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Has anyone used the noweb literate programming tool on a large Java project, where several source code files must be generated in different subdirectories? How did you manage this with noweb? Are there any resources and/or best practices out there?

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2 Answers 2

Noweb will dump out files relative to the current working directory, or at the absolute path you specify. Just don't use * at the end of your filename (to avoid inserting the # preprocessor directives). I would recommend using %def with @ to show where you define and use names.

<</path/to/file.java>>=
  reallyImportantVariable += 1;
@ %def reallyImportantVariable

noweb lets you reorder and (the real win) reuse snippets of code, which I don't think javac would understand.

I'd agree that since most people expect that you'll use javadoc, you're probably swimming against the stream to use noweb.

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Literate Programming works its best if the generated intermediate code can point back to the original source file to allow debugging, and analyzing compiler errors. This usually means pre processor support, which Java doesn't support.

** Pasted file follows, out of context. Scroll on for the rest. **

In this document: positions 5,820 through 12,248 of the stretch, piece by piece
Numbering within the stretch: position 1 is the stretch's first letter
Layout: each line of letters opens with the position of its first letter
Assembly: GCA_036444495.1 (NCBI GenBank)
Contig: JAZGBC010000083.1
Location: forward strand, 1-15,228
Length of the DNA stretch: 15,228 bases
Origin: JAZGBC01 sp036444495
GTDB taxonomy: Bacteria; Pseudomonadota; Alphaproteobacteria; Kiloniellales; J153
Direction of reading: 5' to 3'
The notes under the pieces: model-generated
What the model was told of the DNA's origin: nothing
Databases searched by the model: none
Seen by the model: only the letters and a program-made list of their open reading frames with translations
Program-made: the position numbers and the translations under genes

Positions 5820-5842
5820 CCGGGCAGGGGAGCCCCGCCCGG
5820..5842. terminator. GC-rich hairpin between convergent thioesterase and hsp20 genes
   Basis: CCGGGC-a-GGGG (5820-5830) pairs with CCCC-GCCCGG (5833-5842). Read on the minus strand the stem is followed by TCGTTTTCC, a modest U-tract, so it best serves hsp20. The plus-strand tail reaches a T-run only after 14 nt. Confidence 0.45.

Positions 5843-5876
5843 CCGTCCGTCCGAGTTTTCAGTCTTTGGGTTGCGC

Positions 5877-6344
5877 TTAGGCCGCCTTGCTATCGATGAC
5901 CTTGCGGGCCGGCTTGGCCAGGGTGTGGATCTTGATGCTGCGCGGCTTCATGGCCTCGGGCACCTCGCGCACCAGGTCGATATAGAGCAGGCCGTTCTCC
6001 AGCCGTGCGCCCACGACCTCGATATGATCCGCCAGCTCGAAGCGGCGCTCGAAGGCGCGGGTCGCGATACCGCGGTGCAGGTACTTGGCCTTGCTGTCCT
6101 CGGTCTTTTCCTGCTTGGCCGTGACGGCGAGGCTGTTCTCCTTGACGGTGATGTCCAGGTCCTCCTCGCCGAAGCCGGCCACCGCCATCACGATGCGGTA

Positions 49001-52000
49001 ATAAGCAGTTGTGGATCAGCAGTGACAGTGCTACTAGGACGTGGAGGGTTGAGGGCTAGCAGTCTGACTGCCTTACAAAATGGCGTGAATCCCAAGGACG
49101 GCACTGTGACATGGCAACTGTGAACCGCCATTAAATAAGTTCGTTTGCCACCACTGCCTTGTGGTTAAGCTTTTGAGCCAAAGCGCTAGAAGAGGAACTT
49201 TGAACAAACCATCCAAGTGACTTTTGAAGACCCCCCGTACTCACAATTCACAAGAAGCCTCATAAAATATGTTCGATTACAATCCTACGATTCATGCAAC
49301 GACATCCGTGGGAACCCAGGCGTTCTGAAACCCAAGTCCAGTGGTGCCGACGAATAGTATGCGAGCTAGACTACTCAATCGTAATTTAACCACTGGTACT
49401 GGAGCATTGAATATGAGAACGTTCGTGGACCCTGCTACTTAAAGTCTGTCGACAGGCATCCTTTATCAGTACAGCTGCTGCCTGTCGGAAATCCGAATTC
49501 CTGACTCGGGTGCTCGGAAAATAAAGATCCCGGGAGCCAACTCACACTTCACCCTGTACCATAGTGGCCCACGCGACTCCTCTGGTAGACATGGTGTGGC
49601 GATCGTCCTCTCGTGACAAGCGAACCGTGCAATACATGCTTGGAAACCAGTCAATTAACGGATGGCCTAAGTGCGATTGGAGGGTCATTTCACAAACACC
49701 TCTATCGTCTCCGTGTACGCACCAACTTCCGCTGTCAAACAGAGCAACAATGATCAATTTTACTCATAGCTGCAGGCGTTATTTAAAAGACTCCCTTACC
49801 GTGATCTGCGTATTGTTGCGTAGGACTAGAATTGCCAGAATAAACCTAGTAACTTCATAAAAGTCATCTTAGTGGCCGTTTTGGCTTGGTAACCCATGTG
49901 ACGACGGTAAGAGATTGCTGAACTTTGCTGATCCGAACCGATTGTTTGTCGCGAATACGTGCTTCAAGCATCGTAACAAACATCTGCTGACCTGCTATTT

Additionally Literate Programming is really not necessary for Java, as the original need for a strict sequential order - which was what prompted Knuth to write a tool to put snippets together in the appropriate sequence - is not present. The final benefit of literate programming, namely being able to write prose about the code, is also available as Javadoc which allow you to put everything in as comments.

To me, there is no benefit in literate programming for Java, and only troubles (just imagine getting IDE support).

Any particular reason you are considering it?

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For downvoters: I have actually created real programs with noweb. –  Thorbjørn Ravn Andersen Jan 25 '12 at 2:48

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